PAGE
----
But when talking about a “Big Jewish Idea,” Rosenblatt’s a Jewish organizational elite speaking to other Jewish organizational elites, reflecting in little sense the Jewish population as a whole…The idea that the Jewish community is mobilized by any one idea, or can be, is patently false, as is the premise underlying the suggestion — that Judaism ever was mobilized by one idea.
Overall, Weiss seems to be making two points: (1) If we only look at Judaism through the eyes of the big-name institutions (i.e. the elite), we’ll miss most of what’s really going on in Jewish life; (2) There is no single, unified Jewish vision (or one new big Jewish idea). There are many. And that’s a good thing.
I agree with both, but Steven’s comments have forced me to clarify (or restate) a couple of things.
(A) I certainly don’t think there needs to be or could be a single Jewish idea. I was lamenting the lack of focus on ideas, in general, not specific, singular ones. (B) Programs are not ideas. And the Jewish community seems to focus on the former at the expense of the latter. To put it differently: We tend to focus on the means without having conversations about the ends.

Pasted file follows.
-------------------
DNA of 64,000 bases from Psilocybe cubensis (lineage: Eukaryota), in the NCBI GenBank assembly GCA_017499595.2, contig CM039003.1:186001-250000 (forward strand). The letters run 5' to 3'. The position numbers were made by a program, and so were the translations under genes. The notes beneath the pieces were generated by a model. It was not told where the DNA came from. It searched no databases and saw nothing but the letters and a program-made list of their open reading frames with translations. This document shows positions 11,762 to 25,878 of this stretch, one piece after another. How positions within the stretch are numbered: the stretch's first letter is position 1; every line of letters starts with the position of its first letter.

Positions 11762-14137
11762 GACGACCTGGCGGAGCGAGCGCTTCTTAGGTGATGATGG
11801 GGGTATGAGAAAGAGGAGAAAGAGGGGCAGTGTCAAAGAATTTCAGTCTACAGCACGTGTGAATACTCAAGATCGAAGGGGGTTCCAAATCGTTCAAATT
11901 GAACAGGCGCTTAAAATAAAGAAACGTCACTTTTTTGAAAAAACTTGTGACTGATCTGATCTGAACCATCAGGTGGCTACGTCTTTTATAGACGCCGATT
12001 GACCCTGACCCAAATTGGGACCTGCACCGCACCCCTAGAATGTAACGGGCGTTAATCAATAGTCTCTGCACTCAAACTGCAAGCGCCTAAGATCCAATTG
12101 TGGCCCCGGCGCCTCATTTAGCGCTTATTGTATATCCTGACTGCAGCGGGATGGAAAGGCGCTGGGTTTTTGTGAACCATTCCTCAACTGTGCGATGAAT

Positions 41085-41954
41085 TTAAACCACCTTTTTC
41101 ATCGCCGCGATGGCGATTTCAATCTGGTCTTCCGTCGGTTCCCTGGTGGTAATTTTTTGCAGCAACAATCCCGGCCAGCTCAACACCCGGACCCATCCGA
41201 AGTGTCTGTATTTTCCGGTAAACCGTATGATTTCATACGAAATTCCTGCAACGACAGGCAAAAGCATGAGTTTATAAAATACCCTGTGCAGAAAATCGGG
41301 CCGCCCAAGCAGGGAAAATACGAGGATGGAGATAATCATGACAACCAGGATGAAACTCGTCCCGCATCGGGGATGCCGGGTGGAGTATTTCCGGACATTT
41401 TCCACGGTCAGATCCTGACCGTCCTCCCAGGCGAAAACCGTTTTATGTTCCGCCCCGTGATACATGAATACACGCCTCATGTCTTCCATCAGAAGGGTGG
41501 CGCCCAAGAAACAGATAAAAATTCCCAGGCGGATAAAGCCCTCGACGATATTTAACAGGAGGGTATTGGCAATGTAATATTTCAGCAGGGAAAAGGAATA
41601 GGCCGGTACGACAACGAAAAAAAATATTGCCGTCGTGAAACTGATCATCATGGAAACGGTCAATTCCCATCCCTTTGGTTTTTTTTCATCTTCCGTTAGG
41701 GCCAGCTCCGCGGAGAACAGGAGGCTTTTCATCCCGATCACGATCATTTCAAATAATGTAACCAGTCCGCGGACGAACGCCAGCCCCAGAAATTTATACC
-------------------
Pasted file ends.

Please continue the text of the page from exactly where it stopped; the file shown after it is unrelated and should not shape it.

For example, we try to create programs that will lead to less assimilation, more Jewish babies. But we don’t ask the question: What’s the end game? Why do we want more Jewish babies?
Here’s where ideas would come in.
In the past, relevant ideas might have included: We want more babies to not give Hitler a posthumous victory (cf. Fackenheim); or We want more babies because God told us to have more babies (cf. Moses). These ideas might still be relevant today. Or they might not be. Or they might be relevant, but not sufficient.
A more contemporary idea has been (the reinterpreted) Tikkun olam, which may (or may not) be a tired phrase at this point, but the idea of repairing the world, is one that can answer these questions. Why make more Jewish babies? Because we have a mission: to make the world a better place.
That’s just an example, of course, and in truth, I’m ultimately more concerned with the active, behavioral elements of life — what we do. So I’m all for programming, but there needs to be a depth to these activities. There needs to be intellectual or spiritual frameworks that provide context and inspiration, that help us make sense of what we do and tell us why we do it. These ideas could account for the entire system (ideas like Tikkun Olam), or they can account for small elements of the system (ideas like kavod habriot, human dignity — an idea referenced in the recent Conservative responsa on homosexuality).
In sum: let’s talk a little more about principles and purpose, not just programs and procreation.